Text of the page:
Long hours put strain on home life

Binge-working ‘ruining our family life’

The Story Employees working too many hours is having a disastrous impact on family life and health in the UK. Workers that put in extra hours at the office drink too much, eat unhealthily, do not exercise and rarely see their children. According to research conducted by charity Working Families and Lancaster University, Britain has Europe’s longest working hours. The study, entitled Time, Health and the Family: What Working Families Want shows that 56% of employees work more than 40 hours per week, despite the fact that only one-in-five is contracted to do so. Nearly half of employees also said that they missed putting their kids to bed because they were still working.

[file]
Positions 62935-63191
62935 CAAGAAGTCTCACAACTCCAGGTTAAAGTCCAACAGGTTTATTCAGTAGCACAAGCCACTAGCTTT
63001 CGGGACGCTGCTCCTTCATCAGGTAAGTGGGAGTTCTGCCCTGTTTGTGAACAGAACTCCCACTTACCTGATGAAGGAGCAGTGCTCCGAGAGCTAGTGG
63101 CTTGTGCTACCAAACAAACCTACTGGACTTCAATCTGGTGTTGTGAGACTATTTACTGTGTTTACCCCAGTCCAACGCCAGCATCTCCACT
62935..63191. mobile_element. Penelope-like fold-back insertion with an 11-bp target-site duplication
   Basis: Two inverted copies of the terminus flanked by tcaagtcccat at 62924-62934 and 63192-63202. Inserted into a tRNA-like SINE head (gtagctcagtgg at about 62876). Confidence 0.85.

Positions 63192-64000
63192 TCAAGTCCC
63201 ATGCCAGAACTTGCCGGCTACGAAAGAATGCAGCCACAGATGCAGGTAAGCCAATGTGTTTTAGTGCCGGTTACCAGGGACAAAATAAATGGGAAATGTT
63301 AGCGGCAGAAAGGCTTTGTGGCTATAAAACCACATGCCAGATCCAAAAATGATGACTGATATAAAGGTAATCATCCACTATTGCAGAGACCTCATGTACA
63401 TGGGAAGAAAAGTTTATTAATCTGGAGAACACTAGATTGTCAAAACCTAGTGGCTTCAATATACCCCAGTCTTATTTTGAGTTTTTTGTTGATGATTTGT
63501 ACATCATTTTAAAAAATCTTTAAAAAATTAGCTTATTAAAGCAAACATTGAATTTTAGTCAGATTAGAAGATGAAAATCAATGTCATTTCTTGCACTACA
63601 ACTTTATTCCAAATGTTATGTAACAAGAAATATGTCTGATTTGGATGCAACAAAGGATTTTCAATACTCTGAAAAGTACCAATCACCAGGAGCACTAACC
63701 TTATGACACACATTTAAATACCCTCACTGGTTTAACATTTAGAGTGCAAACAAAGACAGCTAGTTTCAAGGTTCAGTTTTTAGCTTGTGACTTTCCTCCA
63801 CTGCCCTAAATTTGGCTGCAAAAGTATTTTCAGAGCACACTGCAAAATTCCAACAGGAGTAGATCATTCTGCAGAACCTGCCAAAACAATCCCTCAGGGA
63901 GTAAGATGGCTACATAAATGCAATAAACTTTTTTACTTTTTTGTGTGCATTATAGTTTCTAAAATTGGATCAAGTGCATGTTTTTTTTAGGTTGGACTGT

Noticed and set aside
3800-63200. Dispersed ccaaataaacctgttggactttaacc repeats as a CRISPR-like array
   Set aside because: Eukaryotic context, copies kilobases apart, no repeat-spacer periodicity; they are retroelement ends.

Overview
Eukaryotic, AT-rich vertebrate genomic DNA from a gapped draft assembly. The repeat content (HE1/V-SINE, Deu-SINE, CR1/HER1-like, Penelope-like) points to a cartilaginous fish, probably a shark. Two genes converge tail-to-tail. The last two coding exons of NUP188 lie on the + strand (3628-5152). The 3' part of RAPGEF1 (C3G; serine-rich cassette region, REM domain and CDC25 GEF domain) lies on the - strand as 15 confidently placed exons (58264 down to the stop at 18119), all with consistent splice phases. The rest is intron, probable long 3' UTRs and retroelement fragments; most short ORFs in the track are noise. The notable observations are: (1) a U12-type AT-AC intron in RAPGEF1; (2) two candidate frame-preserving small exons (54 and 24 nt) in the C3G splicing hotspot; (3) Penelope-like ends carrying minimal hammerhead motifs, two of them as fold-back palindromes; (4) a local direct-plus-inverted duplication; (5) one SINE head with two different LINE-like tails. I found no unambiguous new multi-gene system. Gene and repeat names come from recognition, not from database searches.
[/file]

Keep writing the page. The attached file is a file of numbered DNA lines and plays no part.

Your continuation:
The Response Cary Cooper, professor of organisational psychology and health at Lancaster University, said that there’s no evidence that a long hours culture improves productivity, [rather it] "damages family life and then that feeds back into work". He added that despite the UK being the fourth largest economy in the world, its productivity is not even in the top 10. Cooper said: "Although lots of employers have flexible working policies – often the long hours culture of an organisation militates against those policies." But some organisations are trying to improve the situation. Janet Gaymer, senior partner and employment expert at law practice Simmons & Simmons, said that flexible working might be the only answer to combat the firm losing its most talented employees.